Boosting Invasive Species Cooperation Using Zebra Chip as a Model

A psyllid gut infected with liberibacter.
A psyllid gut infected with liberibacter.

When an invasive species is first detected in an area, the initial response is critical. Like with a cancer, the correct early detection and response can make a big difference in controlling the spread and severity of the outbreak.

To help make that initial response as effective as possible, the Western IPM Center Invasive Species Signature Projectis developing protocols for invasive weeds, insects and diseases. Subgroups focused on each area are developing those protocols, using current invasive species issues as models.

The plant pathogen subgroup selected Candidatus Liberibacter solanacearum, transmitted by psyllids, which causes zebra chip disease of potato and vein greening of tomato. The University of Arizona’s Judith Brown, School of Plant Sciences, led the subgroup.

“Our charge was four-fold,” she said. “Get the group together and set priorities and goals. Second, draft an invasive species plan that could serve as a model for other invasive pathogen introductions or emergences. Third, hold a symposium to raise awareness and connect with other scientists and stakeholders in the region, and fourth, pursue possibilities for funding to study the problem in greater detail, given that it is a new vector-pathogen complex that is associated with diseases in a number of solanaceous crops.”

The first three of those goals have been achieved, and the group’s draft document, “Guidelines for Forming and Conducting a Local or Regional Invasive Species Coordinating Group,” is available here.  The symposium was held at the American Phytopathological Society’s Joint Caribbean-Pacific Division meeting in 2013.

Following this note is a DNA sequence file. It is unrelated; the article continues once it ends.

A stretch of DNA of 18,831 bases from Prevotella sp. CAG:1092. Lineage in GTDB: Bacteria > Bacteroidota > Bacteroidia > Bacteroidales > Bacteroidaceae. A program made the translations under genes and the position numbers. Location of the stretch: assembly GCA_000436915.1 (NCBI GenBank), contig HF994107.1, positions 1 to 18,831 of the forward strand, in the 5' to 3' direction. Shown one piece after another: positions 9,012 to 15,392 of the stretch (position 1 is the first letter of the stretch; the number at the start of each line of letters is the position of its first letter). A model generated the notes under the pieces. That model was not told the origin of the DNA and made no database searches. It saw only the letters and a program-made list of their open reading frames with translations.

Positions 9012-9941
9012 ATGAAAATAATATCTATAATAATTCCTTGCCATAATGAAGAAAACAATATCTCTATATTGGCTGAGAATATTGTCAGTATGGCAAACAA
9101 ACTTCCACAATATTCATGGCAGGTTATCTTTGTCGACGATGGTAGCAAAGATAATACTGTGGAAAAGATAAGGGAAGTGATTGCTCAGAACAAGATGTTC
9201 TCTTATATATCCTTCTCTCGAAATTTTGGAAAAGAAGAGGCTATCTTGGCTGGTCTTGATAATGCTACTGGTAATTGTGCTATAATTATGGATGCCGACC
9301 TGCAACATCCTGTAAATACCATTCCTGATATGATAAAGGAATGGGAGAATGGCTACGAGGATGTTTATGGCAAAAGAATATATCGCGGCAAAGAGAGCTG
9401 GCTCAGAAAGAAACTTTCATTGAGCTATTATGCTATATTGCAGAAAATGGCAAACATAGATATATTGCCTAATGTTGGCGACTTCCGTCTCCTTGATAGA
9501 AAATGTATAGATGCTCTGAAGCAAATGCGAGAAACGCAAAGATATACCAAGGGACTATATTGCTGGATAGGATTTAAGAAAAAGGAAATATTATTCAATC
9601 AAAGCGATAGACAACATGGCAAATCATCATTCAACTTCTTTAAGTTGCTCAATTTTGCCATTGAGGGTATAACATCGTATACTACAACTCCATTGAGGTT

In many states, Brown said, the relationships between the university and experiment station scientists involved in pathology, weed science, entomology and abiotic stress research and the state and regional regulatory agencies are not as strong as they should be to detect and respond to invasive species and other kinds of outbreaks that could be disastrous to agriculture.

“We recognized some years ago in Arizona that we didn’t have relationships between all of the groups that would respond to an invasive species,” Brown said. “So now our Arizona Plant Diagnostic Network, which is a member of the National Plant Diagnostic Network, meets twice a year so everybody knows each other and has the opportunity to share observations and information about potential new problems involving invasive species, as well as resurgent endemic problems.”

The draft guidelines outline generally the ideal makeup of the coordinating group, the activities and responsibilities of members, and offers protocols for detection, response and mitigation, and recovery. It also highlights various challenges invasive species coordinating groups may encounter and offers some possible solutions. 

“The next step could be to test the draft plan using a recent invasive species, such as the citrus greening pathogen, Ca. Liberibacter asiaticus, to identify gaps, make necessary revisions and identify aspects that could be improved or done better,” said Brown.

Learn more at the Invasive Species Signature Project webpage